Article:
(image credit: Oceaneering, Nuytco Research Ltd.)
Deep Diving Media Circus
(left: scuba diver with an umbrella, Paris, 1949 via)
Imagine if you saw this guy (left image below) emerging from the waves, while you were quietly relaxing on the beach? He almost looks like he’s taking a call too, presumably on his shell phone. And who says those old bulky, cumbersome diving suits were uncomfortable? Here on the right is one of the people involved in the making of Disney’s 20,000 Leagues Under the Sea in 1952, taking an underwater nap during a break in filming. I wonder if this could be referred to as relaxing on the seabed? -
(image credit: left: Peter Harris; right: Peter Stockpole for LIFE Magazine, see it bigger)
At the International Exposition of Surrealism in 1938 (left), the always guaranteed to be outlandish Salvador Dali decided to appear dressed a little differently to his fellow artists. Can you guess which one he is? Decades later, perhaps in homage to that earlier surreal diving suit incident, this chauffeur wearing a diver’s helmet (right) is on display at the Salvador Dali museum in St. Petersburg Florida. I don’t know about you, but I’m not sure if I’d feel too safe with this guy driving me around:
(images credit: Donald Pittenger, 2)
Tintin, a heroic Belgian reporter (left) who has had many exciting adventures, first appeared in print in 1929. Tintin was created by Georges Remi (1907-1983), who wrote under the pen name Herge. This modern figurine is based on the Tintin story Red Rackham’s Treasure. With his faithful dog Snowy at his side, Tintin prepares to dive down to explore the wreck of The Unicorn. The August 1933 issue of Modern Mechanix and Inventions also featured undersea treasure hunting, with the hero’s very striking red gear guaranteed to make him stand out amongst the other residents of the ocean floor.
(images credit: Big Bad Toy Store, Modern Mechanix 1933 cover)
Ever wondered how to meet girls and get dates? According to these pictures, all you need is a trendy diving suit and the rest will follow, although the initial kiss may present something of a challenge. On the right, this was actually part of a campaign by the British Lifeboat Institution to raise funds for important sea rescue missions. Still, the suit certainly attracted attention from young ladies, as shown here on the streets of London. Maybe there’s something to that diving suit dating idea after all? -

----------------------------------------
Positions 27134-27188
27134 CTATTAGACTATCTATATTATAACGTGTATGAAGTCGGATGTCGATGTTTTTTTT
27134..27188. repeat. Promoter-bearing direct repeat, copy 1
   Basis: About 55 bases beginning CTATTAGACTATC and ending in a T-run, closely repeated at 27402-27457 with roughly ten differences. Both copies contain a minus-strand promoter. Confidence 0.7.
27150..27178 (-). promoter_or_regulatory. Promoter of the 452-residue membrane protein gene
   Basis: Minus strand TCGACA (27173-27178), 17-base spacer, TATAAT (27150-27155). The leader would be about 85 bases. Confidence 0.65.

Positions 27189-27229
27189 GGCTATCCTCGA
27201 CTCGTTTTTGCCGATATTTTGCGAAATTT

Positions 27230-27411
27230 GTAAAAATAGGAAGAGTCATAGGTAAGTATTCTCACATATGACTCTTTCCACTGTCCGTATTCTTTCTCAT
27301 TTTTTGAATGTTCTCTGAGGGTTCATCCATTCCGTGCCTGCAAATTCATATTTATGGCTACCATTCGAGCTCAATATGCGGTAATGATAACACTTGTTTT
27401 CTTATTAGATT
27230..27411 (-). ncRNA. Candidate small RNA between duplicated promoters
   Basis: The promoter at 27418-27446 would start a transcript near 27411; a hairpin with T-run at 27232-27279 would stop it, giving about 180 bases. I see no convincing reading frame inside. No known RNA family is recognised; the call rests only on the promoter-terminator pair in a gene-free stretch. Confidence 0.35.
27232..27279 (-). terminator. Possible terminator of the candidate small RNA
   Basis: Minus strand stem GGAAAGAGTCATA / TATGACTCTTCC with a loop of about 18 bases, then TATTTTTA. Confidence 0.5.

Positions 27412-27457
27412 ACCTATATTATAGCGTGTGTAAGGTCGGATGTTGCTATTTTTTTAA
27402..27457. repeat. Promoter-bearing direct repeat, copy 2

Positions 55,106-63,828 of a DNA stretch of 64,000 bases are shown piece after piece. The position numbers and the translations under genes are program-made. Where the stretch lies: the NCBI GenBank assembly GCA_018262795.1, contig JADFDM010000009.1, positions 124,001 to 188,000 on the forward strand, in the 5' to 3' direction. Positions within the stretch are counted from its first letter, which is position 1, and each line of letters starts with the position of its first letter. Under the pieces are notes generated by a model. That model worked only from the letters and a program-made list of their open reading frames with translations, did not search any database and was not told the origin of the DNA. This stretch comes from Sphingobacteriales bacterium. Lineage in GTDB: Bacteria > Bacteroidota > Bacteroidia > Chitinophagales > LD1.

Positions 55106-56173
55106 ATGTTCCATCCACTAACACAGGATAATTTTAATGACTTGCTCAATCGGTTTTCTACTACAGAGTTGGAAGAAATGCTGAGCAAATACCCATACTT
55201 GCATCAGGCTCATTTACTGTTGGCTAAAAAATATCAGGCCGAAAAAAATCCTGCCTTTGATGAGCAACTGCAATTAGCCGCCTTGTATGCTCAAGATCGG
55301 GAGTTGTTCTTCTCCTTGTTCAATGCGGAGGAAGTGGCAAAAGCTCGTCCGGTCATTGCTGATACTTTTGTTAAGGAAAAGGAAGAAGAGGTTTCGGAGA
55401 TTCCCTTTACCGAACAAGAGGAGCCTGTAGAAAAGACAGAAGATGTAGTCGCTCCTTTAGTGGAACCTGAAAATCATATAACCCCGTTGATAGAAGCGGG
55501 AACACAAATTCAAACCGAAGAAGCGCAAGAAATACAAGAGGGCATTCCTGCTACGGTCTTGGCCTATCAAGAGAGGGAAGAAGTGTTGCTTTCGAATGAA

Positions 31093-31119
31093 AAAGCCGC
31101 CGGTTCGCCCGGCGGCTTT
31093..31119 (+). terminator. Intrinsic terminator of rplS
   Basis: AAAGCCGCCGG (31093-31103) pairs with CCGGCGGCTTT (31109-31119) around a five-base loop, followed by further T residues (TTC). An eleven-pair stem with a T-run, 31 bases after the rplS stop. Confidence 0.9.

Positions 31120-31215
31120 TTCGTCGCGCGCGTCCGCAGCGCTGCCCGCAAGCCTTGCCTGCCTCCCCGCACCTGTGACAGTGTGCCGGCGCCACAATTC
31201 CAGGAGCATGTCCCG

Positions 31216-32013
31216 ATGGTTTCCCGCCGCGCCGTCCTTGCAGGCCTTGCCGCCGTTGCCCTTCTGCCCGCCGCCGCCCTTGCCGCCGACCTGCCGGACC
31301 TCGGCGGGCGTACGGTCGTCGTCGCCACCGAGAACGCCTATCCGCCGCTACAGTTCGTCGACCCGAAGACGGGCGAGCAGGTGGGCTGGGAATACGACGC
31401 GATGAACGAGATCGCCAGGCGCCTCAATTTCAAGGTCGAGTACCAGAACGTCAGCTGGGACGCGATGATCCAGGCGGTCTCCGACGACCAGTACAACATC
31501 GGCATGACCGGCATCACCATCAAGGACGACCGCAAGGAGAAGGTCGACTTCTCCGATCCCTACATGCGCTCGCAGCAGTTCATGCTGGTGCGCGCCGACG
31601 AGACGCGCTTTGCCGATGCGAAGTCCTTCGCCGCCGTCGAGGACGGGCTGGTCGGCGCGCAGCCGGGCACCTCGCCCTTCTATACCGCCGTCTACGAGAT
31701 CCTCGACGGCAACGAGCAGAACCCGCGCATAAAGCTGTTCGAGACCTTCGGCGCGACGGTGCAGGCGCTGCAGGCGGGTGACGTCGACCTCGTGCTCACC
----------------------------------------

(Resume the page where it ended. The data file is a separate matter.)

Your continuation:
(right image credit: Modern Mechanix)
Diver Dan’s adventures were shown on children’s television in the early 60s. This is the DVD cover (left) from a few years ago, bringing Dan to a whole new audience. I don’t think Dan ever conducted his exciting nautical adventures on a bicycle (right). Still, who knows, it might have been his preferred mode of transportation to travel to the set every day?
(right image credit: Rob Jan)
Diving deeper as it gets... weirder
Maybe these types of designs will be the wave of the future for the well-dressed diver? Characters in the BioShock video game series wear these formidable-looking suits:
This one on the left also looks somewhat futuristic, but is in fact on display at the Atlantis resort in the Bahamas. And finally, how about this inflatable diving suit? Not sure I want to consider what kind of gas might be used to inflate the suit though:
(image credit: Glenn D, 2)
Article by Simon Rose and Avi Abrams, Dark Roasted Blend.